Social Media Needs to Be Customized

When I first started using social media for my clients, I unsuccessfully tried to use the same program for every one.  After some experimentation, I realized that each product or service benefited from different things.  Blogger outreach proved to be really successful in creating buzz for one client, while it totally fell flat for another.  It’s very simple when you think about it- if every company or person is different, shouldn’t their strategy be too?  Unfortunately for those looking for something fast and easy, social media is not a cookie cutter.

Social Media Can Get You a Job

Networking through social media is the greatest thing since Jersey Shore (OK, so social media came first, but still).  Social media is like a 24/7 networking event- you will always be able to find people in your industry to talk to and get help from.  It also allows you to showcase your resume and experience and show people the way that you think (through LinkedIn, a blog/website, etc.).  I was fortunate enough to get my last job, as well as the one I’ll be starting next week, through people who got to know me through Twitter.  I love telling that to people who think Twitter is completely useless.  A cohesive online personal brand can do wonders.

Knowing Social Media Can Get You Far

It’s difficult to realize this, because if you’re anything like me, you live in a bubble with people who live and breathe it.  However, many companies out there understand the value of social media but just don’t know how to use it.  If you’re a person that DOES, you could be a huge asset to one of those companies.  Make it your job to read industry blogs and websites, experiment with it, and talk about it with other people.  Believe me, it sets you apart in job interviews.  You could be one of those hip, young kids that an old company hires to make themselves modern 😉

Social Media Can Make You Some Great Friends

This is my cheesy way of signing off.  But it’s completely true.  Some of the people that I’ve met through social media have become the people that I go to on a daily basis for laughs, advice, and a place to vent.  And most of this was completely by accident, so keep yourself open to it.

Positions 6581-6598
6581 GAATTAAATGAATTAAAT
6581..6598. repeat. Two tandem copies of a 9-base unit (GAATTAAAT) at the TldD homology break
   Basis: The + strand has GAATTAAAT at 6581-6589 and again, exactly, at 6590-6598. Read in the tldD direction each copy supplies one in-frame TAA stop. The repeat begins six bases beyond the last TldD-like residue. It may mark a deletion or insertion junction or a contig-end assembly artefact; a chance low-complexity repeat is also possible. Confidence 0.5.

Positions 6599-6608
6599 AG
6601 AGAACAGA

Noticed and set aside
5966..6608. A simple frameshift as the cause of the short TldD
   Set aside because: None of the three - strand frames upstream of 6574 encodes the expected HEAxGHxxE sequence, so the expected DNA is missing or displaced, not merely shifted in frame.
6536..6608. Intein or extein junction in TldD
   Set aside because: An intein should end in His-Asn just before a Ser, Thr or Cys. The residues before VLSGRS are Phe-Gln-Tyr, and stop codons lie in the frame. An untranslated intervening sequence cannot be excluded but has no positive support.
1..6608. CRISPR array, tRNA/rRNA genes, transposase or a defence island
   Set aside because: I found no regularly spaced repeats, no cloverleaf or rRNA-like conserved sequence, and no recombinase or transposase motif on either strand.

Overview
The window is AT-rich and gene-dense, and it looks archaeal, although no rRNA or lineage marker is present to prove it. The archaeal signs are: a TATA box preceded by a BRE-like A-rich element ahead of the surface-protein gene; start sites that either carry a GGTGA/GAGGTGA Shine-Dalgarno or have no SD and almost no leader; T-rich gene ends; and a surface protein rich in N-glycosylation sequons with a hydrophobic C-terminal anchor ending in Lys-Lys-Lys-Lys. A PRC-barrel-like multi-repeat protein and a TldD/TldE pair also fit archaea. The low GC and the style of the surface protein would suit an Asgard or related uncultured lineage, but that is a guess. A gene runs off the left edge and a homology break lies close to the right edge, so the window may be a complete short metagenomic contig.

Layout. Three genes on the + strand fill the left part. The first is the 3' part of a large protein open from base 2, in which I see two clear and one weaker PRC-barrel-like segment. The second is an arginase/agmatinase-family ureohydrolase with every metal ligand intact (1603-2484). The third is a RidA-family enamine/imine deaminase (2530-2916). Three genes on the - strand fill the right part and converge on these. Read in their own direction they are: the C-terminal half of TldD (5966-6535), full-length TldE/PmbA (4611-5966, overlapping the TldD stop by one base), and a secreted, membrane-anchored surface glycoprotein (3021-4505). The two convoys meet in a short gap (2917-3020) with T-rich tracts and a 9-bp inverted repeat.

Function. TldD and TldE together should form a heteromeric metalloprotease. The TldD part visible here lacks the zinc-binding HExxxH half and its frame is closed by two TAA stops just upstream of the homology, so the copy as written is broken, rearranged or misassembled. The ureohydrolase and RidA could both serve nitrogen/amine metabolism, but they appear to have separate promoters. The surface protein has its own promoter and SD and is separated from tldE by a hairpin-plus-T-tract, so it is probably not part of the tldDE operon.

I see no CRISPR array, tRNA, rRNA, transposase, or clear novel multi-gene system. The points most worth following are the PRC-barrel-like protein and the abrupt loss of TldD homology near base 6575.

I’m sure that I’ll continue to learn more social media lessons throughout my career.  What lessons have you learned?

This is a great video. And by great, I mean there are parts of it I actually like. Sorry for my snarkiness – it’s Monday morning and this is looking like it’s going to be a crazy week. Enjoy the video:

…I said, shooting myself in the foot. Though, not technically accurate, the phrase “Social Media” as we use it today, is, for all intents and purposes, meaningless. How did I reach this conclusion? Well, for starters, all media is by definition social, according to the oxford English dictionary anyway, which defines a medium as “a means by which something is expressed, communicated, or achieved.” So, unless one is communicating only to him or herself, all media is then intrinsically social.

And then we have to acknowledge the fact that all social interaction takes place via a medium of some sort. That is, unless you can provide me with an example to the contrary. Thus, “Social Media” becomes a term that doesn’t actually refer to anything but some sort of self-defining, circular, concept we’ve all agreed it refers to, possibly out of a collective laziness or lack of effort to actually identify and define the novelty we aim to discuss. The phrase insinuated itself into industry jargon because it was convenient and has since found its way into pop culture zeitgeist nomenclature, despite not actually meaning anything.